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Special Report: Oregon governor hopes to reopen some rural portions of state by May 15

Strict testing and monitoring are necessary to avoid a second wave of the coronavirus, she said.

PMG FILE PHOTO - Gov. Kate Brown speaking at a March press conference. Gov. Kate Brown said she hopes that some rural areas with few or no COVID-19 cases could start reopening for business and other activities as soon as Friday, May 15.

Brown held video conferences Friday, May 1, with county and hospital officials in Central and Eastern Oregon to talk about testing, contact tracing and isolating of people infected with the coronavirus.

"Assuming these counties have these processes in place, that would enable us to safely and slowly begin the reopening process on May 15 for some counties — only if they meet all the criteria," she said during a Friday morning press conference conference conducted by phone and video. conducted by phone and video.

Brown said criteria would be released soon for counties that have had more than five COVID-19 cases.

All of Oregon's urban counties and some rural counties are in that situation.

"We're not going to be able to reopen Oregon quickly or in one fell swoop," Brown said, adding that Oregonians will still need to maintain physical distancing, wear masks in public and follow proper hygiene to prevent spreading the coronavirus. "Handshaking is probably out the window for a long time."

"I wish I could tell folks in Eastern Oregon that our lives are going to get back to normal. It is just going to be a different type of normal. And until we have a vaccine or we have medicine, we are going to have to be extremely careful regarding the virus."

The Oregon Health Authority and Brown's staff, working in consultation with advisory groups, has been drafting guidelines for how specific business sectors could reopen. As of Friday, medical, dental and veterinary facilities were allowed to resume regular procedures so long as they followed those rules.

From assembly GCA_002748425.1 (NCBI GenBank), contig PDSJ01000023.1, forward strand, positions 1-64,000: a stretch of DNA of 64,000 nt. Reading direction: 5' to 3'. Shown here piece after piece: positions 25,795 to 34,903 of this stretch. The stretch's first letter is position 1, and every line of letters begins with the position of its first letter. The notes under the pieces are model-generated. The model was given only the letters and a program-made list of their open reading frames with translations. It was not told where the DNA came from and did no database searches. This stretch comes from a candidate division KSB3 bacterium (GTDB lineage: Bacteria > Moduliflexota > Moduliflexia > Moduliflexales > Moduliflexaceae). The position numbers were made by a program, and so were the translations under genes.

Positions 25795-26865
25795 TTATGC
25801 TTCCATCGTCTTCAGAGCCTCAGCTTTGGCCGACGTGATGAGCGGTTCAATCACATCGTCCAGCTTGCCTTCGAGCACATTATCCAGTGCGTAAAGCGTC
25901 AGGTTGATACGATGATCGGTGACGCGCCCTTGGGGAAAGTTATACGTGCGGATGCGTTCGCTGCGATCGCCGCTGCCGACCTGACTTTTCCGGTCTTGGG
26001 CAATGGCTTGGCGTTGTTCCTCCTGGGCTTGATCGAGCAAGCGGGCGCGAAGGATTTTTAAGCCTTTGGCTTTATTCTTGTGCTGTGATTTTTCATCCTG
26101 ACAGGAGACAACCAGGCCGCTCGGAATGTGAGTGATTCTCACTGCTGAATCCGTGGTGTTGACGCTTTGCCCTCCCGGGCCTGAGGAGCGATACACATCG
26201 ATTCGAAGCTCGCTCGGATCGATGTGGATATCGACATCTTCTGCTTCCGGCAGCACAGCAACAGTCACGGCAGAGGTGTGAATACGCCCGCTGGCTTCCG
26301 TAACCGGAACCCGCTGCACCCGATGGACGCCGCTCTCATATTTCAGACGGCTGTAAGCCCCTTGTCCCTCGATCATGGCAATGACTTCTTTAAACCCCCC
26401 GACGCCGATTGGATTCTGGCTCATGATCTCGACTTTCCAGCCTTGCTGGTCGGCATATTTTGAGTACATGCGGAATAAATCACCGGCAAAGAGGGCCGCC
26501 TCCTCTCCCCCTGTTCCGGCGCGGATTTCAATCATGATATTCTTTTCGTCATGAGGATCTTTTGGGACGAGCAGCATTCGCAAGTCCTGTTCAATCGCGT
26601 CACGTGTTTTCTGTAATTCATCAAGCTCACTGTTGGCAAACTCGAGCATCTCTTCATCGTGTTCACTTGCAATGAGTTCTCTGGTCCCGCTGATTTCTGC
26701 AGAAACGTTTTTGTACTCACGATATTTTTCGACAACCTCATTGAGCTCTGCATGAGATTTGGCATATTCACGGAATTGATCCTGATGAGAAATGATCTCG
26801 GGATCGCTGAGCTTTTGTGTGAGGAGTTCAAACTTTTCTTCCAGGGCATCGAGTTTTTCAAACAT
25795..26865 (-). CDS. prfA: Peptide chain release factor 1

Brown announced what she said was a thorough strategy to diagnose those who have COVID-19 and to determine places where the coronavirus might be hiding. She said testing should available throughout Oregon for anyone who displays COVID-19 symptoms, as well as to people in nursing homes, farmworker housing, prisons, fishing boats and other group living situations where the disease was suspected.

Public health officials will trace who came in contact with infected individuals. Anyone who did so will be asked to self-quarantine at home for 14 days.

In addition, Oregon Health & Science University will launch a year-long statewide study in which 100,000 Oregon will be selected at random and asked to volunteer for daily monitoring. Invitations to volunteer will be mailed out the week of May 11.

"In order to reopen and hopefully stay open, we must have randomized, widespread testing across the entire state," Brown said. "This program is a game changer. It will give us a more accurate understanding of the true rate of infection in Oregon and to have ongoing precision monitoring of any new outbreaks."

OHSU President Dr. Danny Jacobs said the data would help Oregon manage through the pandemic until a vaccine is developed. But he cautioned, "If we move too quickly in resuming our pre-COVID-19 lives, we put ourselves at increased risk of a secondary or second wave of infection."PMG FILE PHOTO - Dr. Dean Sidelinger, the state health officer, acknowledged the risks of reopening portions of Oregon's quarantine.

Dr. Dean Sidelinger, the state health officer, acknowledged the risks. "Our projections show that the disease will increase in Oregon as we open up, that more people will be hospitalized and even die," he said.

Brown said the state would be ready to tighten restrictions if COVID-19 surged. Key metrics include the number of people going to hospital emergency departments for COVID-19 treatment, the average number of new cases and hospitalization rates.

The state's major hospital systems — including Providence, Legacy, Kaiser, Asante, St. Charles and OHSU — have agreed that testing for the disease will be managed on a unified, statewide basis so every region has adequate resources. Brown said rural hospitals would be included.

Although the state has sufficient testing capacity overall, Oregon Health Authority documents show shortages in the central and southern Willamette Valley, along the central and southern coast, and in some of Eastern Oregon.

Harney, Umatilla, Baker and Douglas counties have submitted letters asking the governor for approval to reopen.

Umatilla County Commissioner George Murdock said the Friday afternoon video conference with Brown left him feeling optimistic about a mid-May reopening.

"We don't think our businesses can last much longer. They're hanging on by a thread," he said.

Murdock said officials were still seeking guidance about the feasibility of large gatherings, such as county fairs and the Pendleton Round-Up. Brown said that information would be forthcoming.

Dick Hughes is a freelance journalist who has covered Oregon issues since 1976. Contact him at TheHughesisms@Gmail.com.